Center for Energy, University of Pittsburgh
positioning our region for the future.
Direct Energy Conversion and Recovery
The greatest immediate opportunity for impacting energy consumption and carbon emissions is in energy efficiency. Current research focuses on increasing the efficiency of energy production and utilization systems, processes, and/or equipment.
Improving the energy efficiency of buildings has been one of the main focuses in recent years for lowering energy consumption and carbon emissions in both the US and worldwide. While improving conventional passive insulation can help to improve a building's energy efficiency, it has been shown that “smart” insulation (insulation that can be switched between insulating and conducting states) can show better performance by enabling the building to take advantage of external heat or cooling sources under certain conditions. Researchers at Pitt are developing smart insulation devices that can change their thermal conductivity states on command with an eye toward future application in green buildings. Smart insulation research at Pitt also investigates the environmental and economic benefits associated with insulating concrete forms, which includes an environmental life-cycle assessment, costs of insulating concrete forms, environmental metrics and benchmarks, recommended process improvements and third-party validation of results.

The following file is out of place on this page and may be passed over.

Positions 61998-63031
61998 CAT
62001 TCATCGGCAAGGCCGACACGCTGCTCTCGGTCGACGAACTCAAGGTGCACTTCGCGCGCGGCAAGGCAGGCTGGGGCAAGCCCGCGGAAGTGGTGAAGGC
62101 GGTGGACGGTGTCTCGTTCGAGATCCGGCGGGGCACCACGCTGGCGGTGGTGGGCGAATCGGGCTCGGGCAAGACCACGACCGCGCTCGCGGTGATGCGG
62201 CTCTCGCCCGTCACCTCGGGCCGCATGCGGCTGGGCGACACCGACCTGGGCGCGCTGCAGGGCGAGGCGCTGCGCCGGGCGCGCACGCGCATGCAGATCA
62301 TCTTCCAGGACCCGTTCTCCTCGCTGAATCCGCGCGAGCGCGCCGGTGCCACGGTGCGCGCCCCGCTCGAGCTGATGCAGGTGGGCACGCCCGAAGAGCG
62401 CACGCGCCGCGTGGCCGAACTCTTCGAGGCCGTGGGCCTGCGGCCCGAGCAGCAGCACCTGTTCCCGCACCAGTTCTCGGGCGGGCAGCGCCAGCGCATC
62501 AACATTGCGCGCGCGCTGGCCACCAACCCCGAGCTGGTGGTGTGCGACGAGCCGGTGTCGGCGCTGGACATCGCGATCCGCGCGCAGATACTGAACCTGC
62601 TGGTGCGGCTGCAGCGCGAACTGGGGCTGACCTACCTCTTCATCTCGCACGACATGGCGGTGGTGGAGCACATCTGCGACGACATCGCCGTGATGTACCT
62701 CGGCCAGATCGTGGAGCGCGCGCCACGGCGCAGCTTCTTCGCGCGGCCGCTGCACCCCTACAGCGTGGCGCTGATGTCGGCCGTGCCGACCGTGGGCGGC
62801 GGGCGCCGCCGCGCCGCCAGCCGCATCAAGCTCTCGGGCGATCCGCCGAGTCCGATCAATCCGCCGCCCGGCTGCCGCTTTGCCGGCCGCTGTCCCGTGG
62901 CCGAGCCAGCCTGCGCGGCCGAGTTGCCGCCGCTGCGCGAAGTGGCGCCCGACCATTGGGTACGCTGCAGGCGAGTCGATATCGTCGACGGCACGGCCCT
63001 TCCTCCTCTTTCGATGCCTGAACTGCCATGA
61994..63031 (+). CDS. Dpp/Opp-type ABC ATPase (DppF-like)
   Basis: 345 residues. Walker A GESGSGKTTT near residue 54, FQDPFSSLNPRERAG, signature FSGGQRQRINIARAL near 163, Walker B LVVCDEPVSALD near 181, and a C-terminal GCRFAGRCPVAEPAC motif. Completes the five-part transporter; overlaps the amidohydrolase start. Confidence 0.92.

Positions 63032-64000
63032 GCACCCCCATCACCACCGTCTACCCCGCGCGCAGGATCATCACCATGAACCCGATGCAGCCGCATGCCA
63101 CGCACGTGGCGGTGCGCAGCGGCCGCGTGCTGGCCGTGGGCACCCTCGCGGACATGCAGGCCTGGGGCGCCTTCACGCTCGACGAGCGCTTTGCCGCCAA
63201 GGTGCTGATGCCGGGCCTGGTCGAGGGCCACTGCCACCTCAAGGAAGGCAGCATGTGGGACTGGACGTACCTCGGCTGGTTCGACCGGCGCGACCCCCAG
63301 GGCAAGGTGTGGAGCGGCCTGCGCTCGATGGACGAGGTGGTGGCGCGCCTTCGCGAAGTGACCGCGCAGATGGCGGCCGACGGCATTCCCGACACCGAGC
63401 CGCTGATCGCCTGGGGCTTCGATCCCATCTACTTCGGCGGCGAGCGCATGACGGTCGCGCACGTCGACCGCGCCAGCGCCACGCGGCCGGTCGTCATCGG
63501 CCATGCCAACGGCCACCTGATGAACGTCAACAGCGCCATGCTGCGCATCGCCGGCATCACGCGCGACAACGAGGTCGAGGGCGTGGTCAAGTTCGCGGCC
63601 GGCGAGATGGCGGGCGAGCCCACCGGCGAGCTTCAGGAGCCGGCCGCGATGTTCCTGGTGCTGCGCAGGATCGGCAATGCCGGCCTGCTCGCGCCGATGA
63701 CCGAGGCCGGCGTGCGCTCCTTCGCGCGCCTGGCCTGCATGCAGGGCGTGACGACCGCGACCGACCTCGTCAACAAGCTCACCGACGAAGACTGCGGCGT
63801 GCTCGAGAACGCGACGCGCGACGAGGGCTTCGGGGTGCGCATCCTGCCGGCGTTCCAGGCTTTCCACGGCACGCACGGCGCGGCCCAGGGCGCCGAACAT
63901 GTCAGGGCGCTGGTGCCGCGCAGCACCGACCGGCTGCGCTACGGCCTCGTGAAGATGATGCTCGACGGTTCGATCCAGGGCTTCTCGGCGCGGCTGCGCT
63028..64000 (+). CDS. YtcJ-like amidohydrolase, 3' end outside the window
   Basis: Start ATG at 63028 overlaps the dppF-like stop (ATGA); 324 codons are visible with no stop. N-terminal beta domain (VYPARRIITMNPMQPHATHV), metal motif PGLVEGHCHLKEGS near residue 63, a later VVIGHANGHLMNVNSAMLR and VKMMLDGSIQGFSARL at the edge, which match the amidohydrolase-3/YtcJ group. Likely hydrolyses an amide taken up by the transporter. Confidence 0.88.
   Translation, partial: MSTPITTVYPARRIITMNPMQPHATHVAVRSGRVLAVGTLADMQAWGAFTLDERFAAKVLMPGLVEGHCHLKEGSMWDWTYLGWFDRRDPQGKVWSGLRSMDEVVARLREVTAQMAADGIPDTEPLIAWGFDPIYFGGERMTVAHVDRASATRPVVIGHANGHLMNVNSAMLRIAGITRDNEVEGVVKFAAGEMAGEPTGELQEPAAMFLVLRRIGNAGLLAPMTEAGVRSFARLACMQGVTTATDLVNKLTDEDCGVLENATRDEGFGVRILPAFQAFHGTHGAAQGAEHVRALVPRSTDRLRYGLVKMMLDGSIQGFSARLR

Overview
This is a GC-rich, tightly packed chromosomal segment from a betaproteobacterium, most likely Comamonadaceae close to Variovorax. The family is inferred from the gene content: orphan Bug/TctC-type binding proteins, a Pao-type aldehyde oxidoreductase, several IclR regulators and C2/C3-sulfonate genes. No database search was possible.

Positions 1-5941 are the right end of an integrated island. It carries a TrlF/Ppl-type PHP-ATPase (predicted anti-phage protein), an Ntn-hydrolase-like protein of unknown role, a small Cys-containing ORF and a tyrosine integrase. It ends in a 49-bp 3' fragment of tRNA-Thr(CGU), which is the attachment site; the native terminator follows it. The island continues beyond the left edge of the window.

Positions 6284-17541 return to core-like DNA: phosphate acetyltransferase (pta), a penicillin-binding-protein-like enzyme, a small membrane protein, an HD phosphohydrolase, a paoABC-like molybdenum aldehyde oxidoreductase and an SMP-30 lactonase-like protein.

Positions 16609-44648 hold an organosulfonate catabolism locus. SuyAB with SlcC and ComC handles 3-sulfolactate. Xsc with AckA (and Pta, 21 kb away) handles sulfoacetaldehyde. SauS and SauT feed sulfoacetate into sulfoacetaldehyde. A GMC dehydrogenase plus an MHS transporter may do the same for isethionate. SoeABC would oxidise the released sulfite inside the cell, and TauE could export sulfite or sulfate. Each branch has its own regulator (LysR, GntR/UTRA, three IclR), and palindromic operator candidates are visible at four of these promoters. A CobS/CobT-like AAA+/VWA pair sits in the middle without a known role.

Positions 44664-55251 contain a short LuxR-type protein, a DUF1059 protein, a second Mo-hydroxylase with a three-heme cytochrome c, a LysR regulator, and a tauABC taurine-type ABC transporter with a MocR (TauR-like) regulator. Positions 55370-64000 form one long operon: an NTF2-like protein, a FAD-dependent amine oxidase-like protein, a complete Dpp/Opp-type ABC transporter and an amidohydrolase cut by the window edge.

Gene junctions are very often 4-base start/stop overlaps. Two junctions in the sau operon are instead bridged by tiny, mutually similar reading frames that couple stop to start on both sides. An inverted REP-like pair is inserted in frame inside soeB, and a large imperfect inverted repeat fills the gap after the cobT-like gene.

As America's new energy economy emerges, a key area of development known as the smart grid is beginning to revolutionize the electric power sector and related industries. The smart grid paradigm offers tremendous opportunities for both workforce and technology development, leading to job creation, economic growth, and innovation. The smart grid can be defined as the implementation of various enabling power system automation, communication, protection and control technologies that allow real-time interoperability between end-users and energy producers, in order to enhance efficiency in utilization decision-making based on energy resource availability and economics. Within this broad definition, everything from improved energy efficiency in buildings to effective expansion of transportation electrification to the integration of higher penetration levels of clean energy resources, energy storage development and advances in power transmission and distribution system control will be enhanced through effective smart grid implementation. The Pitt electric power research group is engaged in all of these areas of the smart grid through funding and other collaborations with industry partners, as well as government constituents.